Excellence does not come without hard work and struggle. For Narendra Modi, Prime Minister of India, the struggle was more intense since he was born into extreme poverty. You need to visit the ancestral house at Vadnagar to fathom the extent of the struggle that the former "chaiwallah" waged in order to create his own destiny as the most powerful man in the world's largest democracy.
As a young child he visited Mehsana Railway Station and served tea to soldiers as a mark of his respect for them.
The third child of Damodardas Modi, young Narendra was perhaps not as burdened with family responsibilities as his elder brothers, but he nevertheless took upon himself the task of working for the family. He would get up early and open the tea stall by the Vadnagar Railway Station after which his father would come and make tea. The young boy would serve tea to the passengers of the first train that would arrive. In the afternoon, he would rush back to the tea stall from school to attend to other trains after which he would return and rejoin the class. His mother Hiraba used to work at the houses of others and this encouraged him to work even harder.
The young child would also serve tea to sadhus who stayed at the Vadnagar Railway Station, and listening to their stories broadened his view of the world. He did not compromise on studies though and excelled in school as well as college. By all accounts, the young Modi was not only ambitious but also keen to discover more meaning in his life. An early source of inspiration for him was
RSS pracharak Laxmanrao Inamdar, who visited Vadnagar when young Narendra was only seven years old. The child was deeply impressed by the intellectual might and charisma of "Vakil Saheb" (the monicker Inamdar was known by) – so much so that even on the day of Diwali he accompanied the RSS leader to all the places he visited. Vakil Saheb influenced him to become a bal swayamsevak (child volunteer of the Rashtriya Swayamsevak Sangh) at the age of seven. His sense of patriotism was imbibed during these formative years.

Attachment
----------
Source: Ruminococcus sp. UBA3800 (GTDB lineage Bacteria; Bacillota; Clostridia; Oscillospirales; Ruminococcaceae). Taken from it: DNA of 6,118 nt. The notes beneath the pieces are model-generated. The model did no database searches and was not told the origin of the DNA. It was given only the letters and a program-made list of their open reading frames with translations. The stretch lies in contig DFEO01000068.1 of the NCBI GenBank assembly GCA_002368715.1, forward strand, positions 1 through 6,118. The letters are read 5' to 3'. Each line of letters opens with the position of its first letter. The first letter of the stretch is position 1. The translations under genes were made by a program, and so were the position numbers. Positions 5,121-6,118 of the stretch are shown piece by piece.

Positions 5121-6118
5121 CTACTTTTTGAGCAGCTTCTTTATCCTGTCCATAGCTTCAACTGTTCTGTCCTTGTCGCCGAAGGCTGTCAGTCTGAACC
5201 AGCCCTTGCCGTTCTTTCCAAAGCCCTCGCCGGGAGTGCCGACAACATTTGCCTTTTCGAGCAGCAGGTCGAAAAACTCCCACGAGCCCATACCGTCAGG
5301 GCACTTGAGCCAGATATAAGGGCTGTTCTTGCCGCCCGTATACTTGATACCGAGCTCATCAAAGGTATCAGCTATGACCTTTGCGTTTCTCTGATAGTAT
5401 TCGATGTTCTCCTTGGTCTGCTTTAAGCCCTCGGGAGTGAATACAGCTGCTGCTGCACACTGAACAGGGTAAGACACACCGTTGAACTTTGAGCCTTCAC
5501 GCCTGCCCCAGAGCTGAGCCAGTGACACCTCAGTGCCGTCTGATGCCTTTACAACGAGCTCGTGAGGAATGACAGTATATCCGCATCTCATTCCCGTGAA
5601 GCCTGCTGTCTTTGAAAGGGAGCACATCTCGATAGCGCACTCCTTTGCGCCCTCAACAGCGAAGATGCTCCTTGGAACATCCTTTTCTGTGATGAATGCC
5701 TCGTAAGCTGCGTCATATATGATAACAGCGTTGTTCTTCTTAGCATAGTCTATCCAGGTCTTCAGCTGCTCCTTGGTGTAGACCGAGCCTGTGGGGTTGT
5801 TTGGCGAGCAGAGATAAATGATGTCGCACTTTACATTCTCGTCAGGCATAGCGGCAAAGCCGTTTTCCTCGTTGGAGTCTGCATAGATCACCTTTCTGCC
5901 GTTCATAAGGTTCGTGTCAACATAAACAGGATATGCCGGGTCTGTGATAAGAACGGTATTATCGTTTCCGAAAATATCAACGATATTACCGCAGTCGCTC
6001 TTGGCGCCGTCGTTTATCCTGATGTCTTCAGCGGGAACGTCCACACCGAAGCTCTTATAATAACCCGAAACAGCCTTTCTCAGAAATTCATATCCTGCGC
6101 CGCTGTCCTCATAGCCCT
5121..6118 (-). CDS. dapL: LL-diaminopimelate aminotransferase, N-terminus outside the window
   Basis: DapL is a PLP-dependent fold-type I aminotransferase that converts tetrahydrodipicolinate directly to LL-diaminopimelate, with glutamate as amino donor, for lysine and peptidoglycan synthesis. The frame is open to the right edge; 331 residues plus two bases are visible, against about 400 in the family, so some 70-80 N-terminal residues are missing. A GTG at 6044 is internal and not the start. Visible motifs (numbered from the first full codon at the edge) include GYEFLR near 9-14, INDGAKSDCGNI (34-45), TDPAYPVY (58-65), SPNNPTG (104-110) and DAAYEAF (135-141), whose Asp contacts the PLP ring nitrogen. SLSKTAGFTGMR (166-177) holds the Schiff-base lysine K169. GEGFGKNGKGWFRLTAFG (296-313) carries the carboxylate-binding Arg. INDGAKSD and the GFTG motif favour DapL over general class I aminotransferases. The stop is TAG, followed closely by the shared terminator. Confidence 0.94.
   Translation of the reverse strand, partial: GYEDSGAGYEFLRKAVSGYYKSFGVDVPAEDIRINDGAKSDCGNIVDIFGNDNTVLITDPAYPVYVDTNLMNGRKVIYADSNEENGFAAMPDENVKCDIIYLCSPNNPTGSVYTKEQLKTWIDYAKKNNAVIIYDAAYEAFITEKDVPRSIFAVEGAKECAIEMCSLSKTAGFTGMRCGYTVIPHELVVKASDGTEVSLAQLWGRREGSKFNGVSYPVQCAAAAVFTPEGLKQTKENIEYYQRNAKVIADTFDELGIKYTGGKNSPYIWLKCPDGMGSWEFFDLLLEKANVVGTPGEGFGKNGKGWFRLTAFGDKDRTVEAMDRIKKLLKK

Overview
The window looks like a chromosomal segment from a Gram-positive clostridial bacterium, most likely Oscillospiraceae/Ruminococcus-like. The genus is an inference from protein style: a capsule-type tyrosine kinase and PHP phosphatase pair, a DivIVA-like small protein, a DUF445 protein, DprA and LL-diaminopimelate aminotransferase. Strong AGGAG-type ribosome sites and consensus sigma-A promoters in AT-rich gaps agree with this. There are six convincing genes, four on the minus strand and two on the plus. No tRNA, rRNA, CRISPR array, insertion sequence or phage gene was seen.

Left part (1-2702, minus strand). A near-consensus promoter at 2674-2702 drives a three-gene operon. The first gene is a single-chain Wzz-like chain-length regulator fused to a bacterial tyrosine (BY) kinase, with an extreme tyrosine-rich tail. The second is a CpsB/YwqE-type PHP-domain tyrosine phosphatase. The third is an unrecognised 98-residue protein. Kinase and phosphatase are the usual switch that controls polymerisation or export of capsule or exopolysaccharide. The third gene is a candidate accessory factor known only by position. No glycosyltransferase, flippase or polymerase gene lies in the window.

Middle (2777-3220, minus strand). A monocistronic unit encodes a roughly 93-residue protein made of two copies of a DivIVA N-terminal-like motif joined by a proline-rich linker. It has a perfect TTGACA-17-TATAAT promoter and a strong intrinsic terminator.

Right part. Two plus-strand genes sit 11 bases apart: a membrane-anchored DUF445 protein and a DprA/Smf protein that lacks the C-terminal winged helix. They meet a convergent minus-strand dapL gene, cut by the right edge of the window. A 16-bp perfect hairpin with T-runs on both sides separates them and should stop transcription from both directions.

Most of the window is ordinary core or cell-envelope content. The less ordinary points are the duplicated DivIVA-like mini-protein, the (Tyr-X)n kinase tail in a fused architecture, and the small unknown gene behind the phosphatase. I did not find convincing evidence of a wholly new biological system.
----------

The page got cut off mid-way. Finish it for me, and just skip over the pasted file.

This sense of patriotism was further strengthened as he grew up. He met soldiers going to war during the Chinese aggression of 1962. As a young child he visited Mehsana Railway Station and served tea to soldiers as a mark of his respect for them. He shone as an NCC cadet during his college days. As a young man much later, he would visit army camps and spend time with soldiers. He understood that they were the real heroes.
Once he brought a baby crocodile home, much to the alarm of his mother who asked him to drop it back in the lake.
Modiji was also brave, right from his childhood days. He would swim in a village pond that had crocodiles in it. Once he brought a baby crocodile home, much to the alarm of his mother who asked him to drop it back in the lake. On another occasion, he was hit by tail of a crocodile and even though he was hurt he was not deterred from going back to swim.
Interestingly, when he was in his youth, astrologers predicted that he would either become a recluse of do something great for the country; he would not back down if injustice was done. Not that it required an astrologer to see that the young boy had a higher purpose guiding his destiny. He was a vocal opponent of social inequality and enacted plays centred on this theme.
His father Damodardas, however, feared his son Kumar (Modi's pet name) would become a recluse. Following the tradition of the Ghanchi community to which they belonged, he arranged for his son to be married when he was just a child of six, though the union was solemnized several years later. The marriage was never consummated, however, and at the age of 17 the young man left home in search of truth, after taking permission from his family. His inspiration was Gautam Buddha about whom he had read at the library at Sarmishtha Lake.
He interacted with various sadhus only to learn, much as Swami Vivekananda had done, that his salvation would only come from working among people.
His days of wandering took him to the Himalayas, the RK Ashrams and various other pilgrimage centres. He interacted with various sadhus only to learn, much as Swami Vivekananda had done, that his salvation would only come from working among people. This period helped him build spiritual reserves that would sustain him during the various phases of his life. It is this spirituality that allows him to transcend his attachment to his family, while also allowing him to treat every Indian as his own.
When he returned from the Himalayas, one of the first things the former bal swayamsevak did was to meet his mentor Vakil Saheb. He fell at his feet and formally became an active member of the RSS. Although he was never asked to do so, he washed Vakil Saheb's clothes and cleaned his room to derive inner happiness. The guru recognized Modjiji's potential and persuaded him to pursue his higher studies and goals. His journey from that point on is a story that most Indians today know.